Not in school, not working – and not voting

5.6 million young Americans are neither working nor in school. And only 1 in 4 young Americans plans to vote this fall. Shouldn't the alarm bells be ringing?

Image credit: Getty

In case you needed more reason to worry about the state of economic and civic opportunity for America’s young, consider these three facts:

  • As many as 5.6 million young Americans between the ages of 16 and 24 are “disconnected youth” – neither working nor in school, according to a new report from the non-profit Opportunity Nation.
  • Fewer than 1 in 4 young Americans plan to vote November 4, says Harvard University’s Institute of Politics, and their “trust in public institutions” is at a five-year low.
  • Among young high school dropouts earning less than $20,000, the voting rate is just 3.5 percent – practically zero.

Taken together, these three figures should set the alarm bells ringing for policymakers. Despite the press attention lavished on the economic plight of young Americans and millennials, not enough has translated into real-world impact, particularly for those at the lower end of the economic spectrum. And not surprisingly, young Americans – who proved so potent and promising a political voice in 2008 and 2012 – are increasingly disillusioned and cynical.

In the same survey cited above, Harvard’s Institute of Politics found that 62 percent of young Americans say “elected officials seem to be motivated by selfish reasons”; 58 percent say “elected officials don’t seem to have the same priorities I have”; and only 32 percent say they have trust in the President.

While the post-election “to-do” list for Congress is increasingly lengthy – and anxieties over Ebola and the Islamic State are taking precedence – policymakers should still look ahead to building a “millennial agenda” that can regain the trust of young Americans and bring them back into the political and economic conversation.

A few starting points:

1. Give young Americans a bigger slice of the federal pie. 

As the Urban Institute’s Gene Steuerle points out, just 2 percent of the expected growth in the federal budget over the next 10 years will go toward investments in children – while 58 percent will go toward spending on Social Security, Medicare and Medicaid and 36 percent will go toward paying the interest expense on the national debt.

While it’s crucial to protect seniors from poverty and the exigencies of escalating health care costs, the extreme severity of the generational imbalance in spending bears, at least, some serious rethinking.

2. Close the “civic education gap.” 

In Compton, California – where as many as 85 percent of students are eligible for free or reduced-price lunch – high school students involved in the civic education program offered by the non-profit Junior State of America (JSA) are transforming their lives with new skills and new opportunities for community and civic involvement. Among the impacts, according to Compton school board President Micah Ali: 66 percent of participants say they’re better writers, and 75 percent say they have a better understanding of how government works.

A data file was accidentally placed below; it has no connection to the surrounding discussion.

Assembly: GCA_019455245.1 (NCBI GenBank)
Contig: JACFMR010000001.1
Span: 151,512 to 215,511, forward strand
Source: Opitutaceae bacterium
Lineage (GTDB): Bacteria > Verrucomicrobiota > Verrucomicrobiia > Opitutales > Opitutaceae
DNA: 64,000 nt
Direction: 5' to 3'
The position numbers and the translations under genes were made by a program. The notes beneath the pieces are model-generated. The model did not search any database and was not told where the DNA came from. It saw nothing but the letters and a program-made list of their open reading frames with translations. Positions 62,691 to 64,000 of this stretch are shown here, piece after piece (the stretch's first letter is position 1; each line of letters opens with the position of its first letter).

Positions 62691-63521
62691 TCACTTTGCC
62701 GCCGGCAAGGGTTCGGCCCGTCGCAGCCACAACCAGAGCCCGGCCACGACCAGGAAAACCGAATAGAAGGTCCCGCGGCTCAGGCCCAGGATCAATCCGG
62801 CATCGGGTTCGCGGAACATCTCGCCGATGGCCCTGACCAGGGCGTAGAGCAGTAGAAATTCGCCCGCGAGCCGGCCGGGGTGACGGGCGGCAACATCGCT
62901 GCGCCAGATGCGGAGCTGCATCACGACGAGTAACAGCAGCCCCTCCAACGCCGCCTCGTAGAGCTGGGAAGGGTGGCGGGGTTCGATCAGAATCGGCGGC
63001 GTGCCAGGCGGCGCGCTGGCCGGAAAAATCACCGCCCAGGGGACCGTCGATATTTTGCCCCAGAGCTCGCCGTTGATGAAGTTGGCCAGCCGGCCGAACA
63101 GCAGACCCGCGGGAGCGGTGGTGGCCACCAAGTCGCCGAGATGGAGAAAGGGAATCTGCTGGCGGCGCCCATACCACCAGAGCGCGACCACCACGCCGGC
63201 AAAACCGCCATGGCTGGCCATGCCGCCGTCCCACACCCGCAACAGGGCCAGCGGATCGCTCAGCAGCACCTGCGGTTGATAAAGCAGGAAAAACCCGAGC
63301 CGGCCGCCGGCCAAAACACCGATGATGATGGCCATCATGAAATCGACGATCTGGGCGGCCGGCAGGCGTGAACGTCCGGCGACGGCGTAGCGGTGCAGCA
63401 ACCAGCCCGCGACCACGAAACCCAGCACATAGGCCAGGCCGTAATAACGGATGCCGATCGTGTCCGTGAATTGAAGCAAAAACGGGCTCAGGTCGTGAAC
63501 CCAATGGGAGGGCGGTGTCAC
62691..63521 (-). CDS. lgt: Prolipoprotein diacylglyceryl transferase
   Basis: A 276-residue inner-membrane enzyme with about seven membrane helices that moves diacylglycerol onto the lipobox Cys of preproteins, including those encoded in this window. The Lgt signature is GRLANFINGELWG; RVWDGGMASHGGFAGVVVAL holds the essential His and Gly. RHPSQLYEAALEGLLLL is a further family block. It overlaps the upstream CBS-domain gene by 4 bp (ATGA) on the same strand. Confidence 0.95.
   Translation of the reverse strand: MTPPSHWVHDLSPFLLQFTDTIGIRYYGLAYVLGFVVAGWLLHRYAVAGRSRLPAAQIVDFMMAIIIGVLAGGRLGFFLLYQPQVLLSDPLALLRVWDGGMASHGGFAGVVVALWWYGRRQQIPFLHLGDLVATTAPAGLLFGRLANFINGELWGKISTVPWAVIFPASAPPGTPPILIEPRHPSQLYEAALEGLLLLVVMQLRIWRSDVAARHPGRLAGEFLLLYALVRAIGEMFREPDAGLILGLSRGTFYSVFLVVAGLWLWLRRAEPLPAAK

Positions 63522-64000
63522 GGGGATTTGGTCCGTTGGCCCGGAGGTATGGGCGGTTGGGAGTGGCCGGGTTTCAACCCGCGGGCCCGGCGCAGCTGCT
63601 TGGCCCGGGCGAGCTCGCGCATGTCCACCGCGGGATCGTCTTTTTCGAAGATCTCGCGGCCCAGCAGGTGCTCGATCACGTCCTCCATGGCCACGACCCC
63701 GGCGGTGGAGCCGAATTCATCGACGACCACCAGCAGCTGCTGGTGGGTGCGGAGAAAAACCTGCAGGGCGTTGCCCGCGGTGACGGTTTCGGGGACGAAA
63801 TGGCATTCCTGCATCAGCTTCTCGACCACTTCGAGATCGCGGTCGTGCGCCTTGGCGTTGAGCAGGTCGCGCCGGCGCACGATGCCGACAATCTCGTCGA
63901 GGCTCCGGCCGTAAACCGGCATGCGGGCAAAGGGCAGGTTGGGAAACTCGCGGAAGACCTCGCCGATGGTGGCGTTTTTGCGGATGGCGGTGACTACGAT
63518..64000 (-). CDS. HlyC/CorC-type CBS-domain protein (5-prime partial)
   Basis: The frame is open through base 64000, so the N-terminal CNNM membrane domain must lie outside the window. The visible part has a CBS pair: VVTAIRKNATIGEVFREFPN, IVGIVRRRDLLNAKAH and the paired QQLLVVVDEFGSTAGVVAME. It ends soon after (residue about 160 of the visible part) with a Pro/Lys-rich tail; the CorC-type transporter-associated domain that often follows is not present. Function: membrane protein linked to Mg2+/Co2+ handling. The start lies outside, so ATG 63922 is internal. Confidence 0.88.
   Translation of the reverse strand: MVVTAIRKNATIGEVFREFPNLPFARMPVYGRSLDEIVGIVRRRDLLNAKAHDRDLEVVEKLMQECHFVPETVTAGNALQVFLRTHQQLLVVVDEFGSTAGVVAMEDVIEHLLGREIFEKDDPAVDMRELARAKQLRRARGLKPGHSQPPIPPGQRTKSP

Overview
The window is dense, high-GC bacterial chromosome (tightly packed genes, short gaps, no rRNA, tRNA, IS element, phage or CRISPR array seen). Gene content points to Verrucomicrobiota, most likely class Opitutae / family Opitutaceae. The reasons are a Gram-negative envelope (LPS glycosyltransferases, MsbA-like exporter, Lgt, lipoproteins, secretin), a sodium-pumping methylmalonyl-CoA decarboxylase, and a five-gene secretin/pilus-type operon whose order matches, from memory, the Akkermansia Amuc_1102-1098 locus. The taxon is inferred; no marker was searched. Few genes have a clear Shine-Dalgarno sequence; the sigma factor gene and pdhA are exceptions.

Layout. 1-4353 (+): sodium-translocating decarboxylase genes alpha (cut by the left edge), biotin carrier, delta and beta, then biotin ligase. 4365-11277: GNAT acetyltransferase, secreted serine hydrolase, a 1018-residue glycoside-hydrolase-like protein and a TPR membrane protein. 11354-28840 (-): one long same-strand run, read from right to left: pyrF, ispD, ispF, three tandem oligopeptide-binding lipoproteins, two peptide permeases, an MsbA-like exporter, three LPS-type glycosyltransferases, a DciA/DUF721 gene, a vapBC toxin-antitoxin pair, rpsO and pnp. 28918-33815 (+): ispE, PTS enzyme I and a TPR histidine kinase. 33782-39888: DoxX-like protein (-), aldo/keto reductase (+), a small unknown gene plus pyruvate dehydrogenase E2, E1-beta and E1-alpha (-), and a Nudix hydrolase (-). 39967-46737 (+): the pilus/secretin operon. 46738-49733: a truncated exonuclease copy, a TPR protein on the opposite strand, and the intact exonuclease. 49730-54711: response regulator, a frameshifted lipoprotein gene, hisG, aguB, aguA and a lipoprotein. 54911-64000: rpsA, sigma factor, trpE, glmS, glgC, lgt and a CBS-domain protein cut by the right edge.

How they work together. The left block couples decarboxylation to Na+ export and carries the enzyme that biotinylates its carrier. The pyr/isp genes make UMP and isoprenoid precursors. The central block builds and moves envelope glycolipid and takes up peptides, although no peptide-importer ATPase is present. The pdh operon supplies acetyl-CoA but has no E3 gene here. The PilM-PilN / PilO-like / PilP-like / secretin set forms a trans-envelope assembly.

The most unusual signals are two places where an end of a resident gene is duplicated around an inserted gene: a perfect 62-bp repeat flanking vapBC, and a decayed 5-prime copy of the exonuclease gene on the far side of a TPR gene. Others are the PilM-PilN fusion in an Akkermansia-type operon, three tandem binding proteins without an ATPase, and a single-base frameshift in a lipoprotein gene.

Civic engagement and economic opportunity are, in fact, intimately linked, according to another study by Opportunity Nation and Measure of America. Among other things, the researchers found that civic engagement is a “significant predictor of economic opportunity,” and that young people who volunteer or participate in civic organizations are much less likely to be “disconnected” from work and school.

Despite these benefits, not enough young Americans – particularly lower-income Americans – are getting meaningful opportunities for civic engagement, including through quality civic education. As JSA President Jeff Harris has long argued, greater opportunities for civic education can be an effective – and cost-effective – way to ensure the economic, social and political engagement of young Americans.

3. Encourage “apprenticeships” and “credentialing” to reconnect disconnected youth. 

For far too long, college has been an all-or-nothing proposition for students. Students who couldn’t afford to go to college, or didn’t have the right preparation, had few options for getting post-secondary credentials that would also have value in the job market. Recent years, however, have seen an interest in German-style “apprenticeships” that allow participants to gain both marketable skills and college credit.

While these programs shouldn’t replace college aspirations, they could serve as a promising alternative pathway for young Americans  currently disconnected from school and the labor force. South Carolina’s Apprenticeship Carolina program, for example, has served more than 10,400 apprentices and involves more than 60 employer partners, including BMW, GE, Time Warner Cable and Walgreen’s.

Although far from a comprehensive agenda, the three ideas above have the promise of broad bipartisan appeal and, in the case of apprenticeships and civic education, a track record of effectiveness.

While it’s likely too late to expect a “millennial surge” on November 4, the urgency for a millennial agenda has never been greater.

Anne Kim is Editor of Republic 3.0.